But when I ask them my aim is not primarily to get to Heaven. Though Heaven is certainly more important than the earth if all they say about it is true, it is still morally incidental to it and dependent on it, and I can only imagine it and desire it in terms of what I know of the earth. And so my questions do not aspire beyond the earth. They aspire toward it and into it. Perhaps they aspire through it. They are religious because they are asked at the limit of what I know; they acknowledge mystery and honor its presence in the creation; they are spoken in reverence for the order and grace that I see, and that I trust beyond my power to see.
Excerpted from The Native Hill, in the The Art of the Commonplace, the Agrarian Essays of Wendell Berry. Counterpoint. Berkeley. 2002.
Life forgives its depredations;
new-shaped by loss, goes on.
Luther Penn, our neighbor
still in our minds, will not
come down to the creek mouth to fish
in April anymore. The year
ripens. Leaves fall. In openings
where old trees were cut down,
showing the ground to the sky,
snakeroot blooms white,
giving shine unto the world.
Ant and beetle scuttle through
heroic passages, go to dust;
their armor tumbles in the mold.
Broad wings enter the grove, gold
and are still, open and go.
A sequence threads through A Native Hill - small touchstones in Berry's lyrical musings that enchant, enlighten, and turn a reader's spirit back toward home. Path... Stream... Topsoil. You don't have to live on the farm to get it. Here's a taste of what I mean:
"A path is little more than a habit that comes with knowledge of a place. It is a sort of ritual of familiarity ... It is not destructive. It is the perfect adaptation, through experience and familiarity, of movement to place; it obeys the natural contours; such obstacles as it meets it goes around. A road, on the other hand, even the most primitive road, embodies a resistance against the landscape. Its reason is not simply the necessity for movement, but of haste ... Such homes and farmlands and woodlands as happened to be in its way are now buried under it."
"My mind is never empty or idle at the joinings of streams. Here is the work of the world going on. The creation is felt, alive and intent on its materials, in such places... The fork of the stream lies at the foot of the slope like hammer and chisel laid down at the foot of a finished sculpture. But the stream is no dead tool; it is alive, it is still at its work. Put your hand to it to learn the health of this part of the world. It is the wrist of the hill."
"The most exemplary nature is that of topsoil. It is very Christ-like in its passivity and beneficence, and in the penetrating energy that issues out of its peaceableness. It increases by experience, by the passage of seasons over it, growth rising out of it and returning to it, not by ambition or aggressiveness. It is enriched by all things that die and enter into it. It keeps the past, not as history or as memory, but as richness, new possibility. Its fertility is always building up out of death into promise. Death is the bridge or the tunnel by which its past enters its future."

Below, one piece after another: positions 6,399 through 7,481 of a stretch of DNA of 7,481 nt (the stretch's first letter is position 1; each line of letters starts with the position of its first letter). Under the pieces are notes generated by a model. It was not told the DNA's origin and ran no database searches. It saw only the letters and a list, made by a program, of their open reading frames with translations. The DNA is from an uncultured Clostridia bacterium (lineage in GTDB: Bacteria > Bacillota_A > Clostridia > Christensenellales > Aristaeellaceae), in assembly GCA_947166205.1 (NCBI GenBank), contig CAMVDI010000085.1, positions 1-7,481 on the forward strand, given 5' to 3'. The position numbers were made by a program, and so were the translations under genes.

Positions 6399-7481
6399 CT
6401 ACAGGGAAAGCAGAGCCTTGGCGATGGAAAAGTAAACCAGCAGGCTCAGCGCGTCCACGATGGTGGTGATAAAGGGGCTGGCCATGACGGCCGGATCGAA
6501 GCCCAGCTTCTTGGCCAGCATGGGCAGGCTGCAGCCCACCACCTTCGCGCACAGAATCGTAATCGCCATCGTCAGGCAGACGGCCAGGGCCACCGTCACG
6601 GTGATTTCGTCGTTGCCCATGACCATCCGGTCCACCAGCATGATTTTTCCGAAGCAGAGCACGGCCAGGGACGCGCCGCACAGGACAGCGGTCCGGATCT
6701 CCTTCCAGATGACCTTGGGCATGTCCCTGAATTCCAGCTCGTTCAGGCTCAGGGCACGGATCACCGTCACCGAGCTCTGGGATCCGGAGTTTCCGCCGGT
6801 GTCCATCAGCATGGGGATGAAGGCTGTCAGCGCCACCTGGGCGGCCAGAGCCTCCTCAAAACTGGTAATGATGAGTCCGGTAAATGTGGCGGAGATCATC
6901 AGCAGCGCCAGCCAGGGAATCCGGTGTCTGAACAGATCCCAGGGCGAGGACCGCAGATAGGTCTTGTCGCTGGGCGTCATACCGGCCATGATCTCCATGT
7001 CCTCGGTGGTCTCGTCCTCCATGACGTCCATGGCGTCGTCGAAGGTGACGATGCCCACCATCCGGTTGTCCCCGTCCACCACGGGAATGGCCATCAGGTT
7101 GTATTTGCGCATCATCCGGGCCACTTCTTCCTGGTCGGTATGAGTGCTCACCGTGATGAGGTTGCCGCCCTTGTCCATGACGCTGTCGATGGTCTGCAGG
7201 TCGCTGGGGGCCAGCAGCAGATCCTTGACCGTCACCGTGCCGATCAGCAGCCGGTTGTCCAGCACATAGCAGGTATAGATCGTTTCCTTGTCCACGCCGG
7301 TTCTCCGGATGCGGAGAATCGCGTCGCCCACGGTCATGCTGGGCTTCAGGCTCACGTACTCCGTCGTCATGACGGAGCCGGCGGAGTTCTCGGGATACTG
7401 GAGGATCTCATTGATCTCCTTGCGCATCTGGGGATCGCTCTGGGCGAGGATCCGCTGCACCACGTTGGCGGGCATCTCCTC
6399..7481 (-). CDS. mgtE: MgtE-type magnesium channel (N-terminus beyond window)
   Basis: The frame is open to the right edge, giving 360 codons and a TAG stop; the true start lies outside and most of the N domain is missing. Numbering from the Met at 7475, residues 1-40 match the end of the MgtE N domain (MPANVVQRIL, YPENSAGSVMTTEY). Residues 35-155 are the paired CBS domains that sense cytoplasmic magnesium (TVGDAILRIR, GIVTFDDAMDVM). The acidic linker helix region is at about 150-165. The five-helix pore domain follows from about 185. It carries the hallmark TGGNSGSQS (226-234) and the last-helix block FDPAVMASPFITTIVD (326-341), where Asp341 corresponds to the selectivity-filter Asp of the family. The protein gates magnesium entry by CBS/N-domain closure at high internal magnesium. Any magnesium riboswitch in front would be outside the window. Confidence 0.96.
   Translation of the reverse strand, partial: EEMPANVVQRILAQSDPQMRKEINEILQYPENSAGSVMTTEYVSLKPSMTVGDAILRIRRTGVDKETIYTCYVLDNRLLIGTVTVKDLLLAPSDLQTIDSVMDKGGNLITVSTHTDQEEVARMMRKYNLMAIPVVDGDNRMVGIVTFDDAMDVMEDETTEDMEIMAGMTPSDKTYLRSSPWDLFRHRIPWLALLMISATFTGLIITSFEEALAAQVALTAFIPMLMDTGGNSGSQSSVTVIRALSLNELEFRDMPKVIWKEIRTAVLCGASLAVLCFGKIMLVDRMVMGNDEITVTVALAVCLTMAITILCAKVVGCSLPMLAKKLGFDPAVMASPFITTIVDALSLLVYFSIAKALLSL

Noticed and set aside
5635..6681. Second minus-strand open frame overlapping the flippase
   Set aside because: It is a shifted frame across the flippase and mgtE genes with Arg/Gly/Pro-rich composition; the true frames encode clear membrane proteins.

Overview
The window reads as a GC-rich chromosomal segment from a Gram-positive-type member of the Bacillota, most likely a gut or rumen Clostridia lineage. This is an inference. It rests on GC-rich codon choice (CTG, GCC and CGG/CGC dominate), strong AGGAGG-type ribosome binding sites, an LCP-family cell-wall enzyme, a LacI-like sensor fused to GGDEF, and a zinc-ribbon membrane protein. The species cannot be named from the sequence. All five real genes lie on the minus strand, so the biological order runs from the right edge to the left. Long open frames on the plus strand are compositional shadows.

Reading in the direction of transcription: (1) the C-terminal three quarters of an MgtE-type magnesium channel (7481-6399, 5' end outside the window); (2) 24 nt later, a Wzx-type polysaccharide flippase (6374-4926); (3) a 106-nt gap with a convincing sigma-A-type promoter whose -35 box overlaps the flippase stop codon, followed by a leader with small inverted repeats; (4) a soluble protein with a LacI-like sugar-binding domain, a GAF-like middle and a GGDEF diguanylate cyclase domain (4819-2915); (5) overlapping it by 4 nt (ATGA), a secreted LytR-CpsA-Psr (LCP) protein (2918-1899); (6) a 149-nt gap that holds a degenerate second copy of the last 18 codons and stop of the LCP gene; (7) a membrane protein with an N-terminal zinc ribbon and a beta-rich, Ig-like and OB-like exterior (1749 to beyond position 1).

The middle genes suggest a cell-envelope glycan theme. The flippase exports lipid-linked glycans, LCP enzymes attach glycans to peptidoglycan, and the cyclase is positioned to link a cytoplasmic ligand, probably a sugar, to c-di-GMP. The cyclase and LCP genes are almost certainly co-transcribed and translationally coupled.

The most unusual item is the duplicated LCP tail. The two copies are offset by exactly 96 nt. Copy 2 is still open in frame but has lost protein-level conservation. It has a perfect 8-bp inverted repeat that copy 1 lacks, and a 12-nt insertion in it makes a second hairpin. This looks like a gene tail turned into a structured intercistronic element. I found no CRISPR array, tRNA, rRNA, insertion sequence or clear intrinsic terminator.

The old forests are all gone - metamorphosed into cash, as Berry says. "We will never know them as they were. We have driven them beyond the reach of our minds."
Earth will survive this carelessness, as it has countless other destructive epochs. The question is, will we?
Slowly, slowly, they return
To the small woodland let alone:
Great trees, outspreading and upright,
Apostles of the living light.
Patient as stars, they build in air
Tier after tier a timbered choir,
Stout beams upholding weightless grace
Of song, a blessing on this place.
They stand in waiting all around,
Uprisings of their native ground,
Downcomings of the distant light;
They are the advent they await.
Receiving sun and giving shade,
Their life's a benefaction made,
And is a benediction said
Over the living and the dead.
In fall their brightened leaves, released
Fly down the wind, and we are pleased
To walk on radiance, amazed.
O light come down to earth, be praised.
We live by mercy if we live.
To that we have no fit reply
But working well and giving thanks,
Loving God, loving one another,
To keep Creation's neighborhood.
And my friend David Kline told me,
"It falls strangely on Amish ears,
This talk of how you find yourself.
We Amish, after all, don't try
To find ourselves. We try to lose
Ourselves" - and thus are lost within
The found world of sunlight and rain
Where fields are green and then are ripe,
And the people eat together by
The Charity of God, who is kind
Even to those who give no thanks.
In morning light, men in dark clothes
Go out among the beasts and fields.
Lest the community be lost,
Each day they must work out the bond
Between goods and their price: the garden
Weeded by sweat is flowerbright;
The wheat shocked in shorn fields, clover
Is growing where wheat grew; the crib
Is golden with the gathered corn,
While in the world of the found selves,
Lost to the sunlit, rainy world,
The motor-driven cannot stop.
This is the world where value is
Abstract, and preys on things, and things
Are changed to thoughts that have a price.
Cost + greed - fear = price:
Maury Telleen thus laid it out.
The need to balance greed and fear
Affords no stopping place, no rest,
And need increases as we fail.
But now, in summer dusk, a man
Whose hair and beard curl like spring ferns
Sits under the yard trees, at rest,
His smallest daughter on his lap.
This is because he rose at dawn,
Cared for his own, helped his neighbors,
Worked much, spent little, kept his peace.
From A Timbered Choir, by Wendell Berry
This review originally appeared in Likethedew.